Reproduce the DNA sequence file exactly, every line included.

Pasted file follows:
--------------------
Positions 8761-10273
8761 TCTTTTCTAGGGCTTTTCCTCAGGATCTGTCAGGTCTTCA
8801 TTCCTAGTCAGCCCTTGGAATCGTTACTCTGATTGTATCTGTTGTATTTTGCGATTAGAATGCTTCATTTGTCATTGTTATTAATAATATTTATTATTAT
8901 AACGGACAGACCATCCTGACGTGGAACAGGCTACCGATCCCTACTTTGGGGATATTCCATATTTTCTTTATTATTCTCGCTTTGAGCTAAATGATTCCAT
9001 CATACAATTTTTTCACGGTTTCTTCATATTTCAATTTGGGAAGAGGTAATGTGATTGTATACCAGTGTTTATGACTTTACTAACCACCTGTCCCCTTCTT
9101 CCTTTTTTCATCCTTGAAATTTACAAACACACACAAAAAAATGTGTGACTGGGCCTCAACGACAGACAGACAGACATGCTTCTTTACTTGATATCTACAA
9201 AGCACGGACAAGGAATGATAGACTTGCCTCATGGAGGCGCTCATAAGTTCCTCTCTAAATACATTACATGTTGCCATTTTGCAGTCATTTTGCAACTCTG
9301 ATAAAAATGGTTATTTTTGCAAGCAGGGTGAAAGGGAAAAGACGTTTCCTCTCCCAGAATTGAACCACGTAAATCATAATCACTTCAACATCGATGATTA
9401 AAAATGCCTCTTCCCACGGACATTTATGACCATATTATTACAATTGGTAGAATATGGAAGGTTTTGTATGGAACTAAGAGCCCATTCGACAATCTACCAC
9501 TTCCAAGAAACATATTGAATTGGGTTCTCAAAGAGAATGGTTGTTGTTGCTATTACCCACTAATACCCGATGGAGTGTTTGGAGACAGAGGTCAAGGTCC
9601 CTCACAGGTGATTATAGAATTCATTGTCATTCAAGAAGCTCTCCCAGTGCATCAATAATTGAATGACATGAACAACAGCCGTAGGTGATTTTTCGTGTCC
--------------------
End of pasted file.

Positions 8761-10273
8761 TCTTTTCTAGGGCTTTTCCTCAGGATCTGTCAGGTCTTCA
8801 TTCCTAGTCAGCCCTTGGAATCGTTACTCTGATTGTATCTGTTGTATTTTGCGATTAGAATGCTTCATTTGTCATTGTTATTAATAATATTTATTATTAT
8901 AACGGACAGACCATCCTGACGTGGAACAGGCTACCGATCCCTACTTTGGGGATATTCCATATTTTCTTTATTATTCTCGCTTTGAGCTAAATGATTCCAT
9001 CATACAATTTTTTCACGGTTTCTTCATATTTCAATTTGGGAAGAGGTAATGTGATTGTATACCAGTGTTTATGACTTTACTAACCACCTGTCCCCTTCTT
9101 CCTTTTTTCATCCTTGAAATTTACAAACACACACAAAAAAATGTGTGACTGGGCCTCAACGACAGACAGACAGACATGCTTCTTTACTTGATATCTACAA
9201 AGCACGGACAAGGAATGATAGACTTGCCTCATGGAGGCGCTCATAAGTTCCTCTCTAAATACATTACATGTTGCCATTTTGCAGTCATTTTGCAACTCTG
9301 ATAAAAATGGTTATTTTTGCAAGCAGGGTGAAAGGGAAAAGACGTTTCCTCTCCCAGAATTGAACCACGTAAATCATAATCACTTCAACATCGATGATTA
9401 AAAATGCCTCTTCCCACGGACATTTATGACCATATTATTACAATTGGTAGAATATGGAAGGTTTTGTATGGAACTAAGAGCCCATTCGACAATCTACCAC
9501 TTCCAAGAAACATATTGAATTGGGTTCTCAAAGAGAATGGTTGTTGTTGCTATTACCCACTAATACCCGATGGAGTGTTTGGAGACAGAGGTCAAGGTCC
9601 CTCACAGGTGATTATAGAATTCATTGTCATTCAAGAAGCTCTCCCAGTGCATCAATAATTGAATGACATGAACAACAGCCGTAGGTGATTTTTCGTGTCC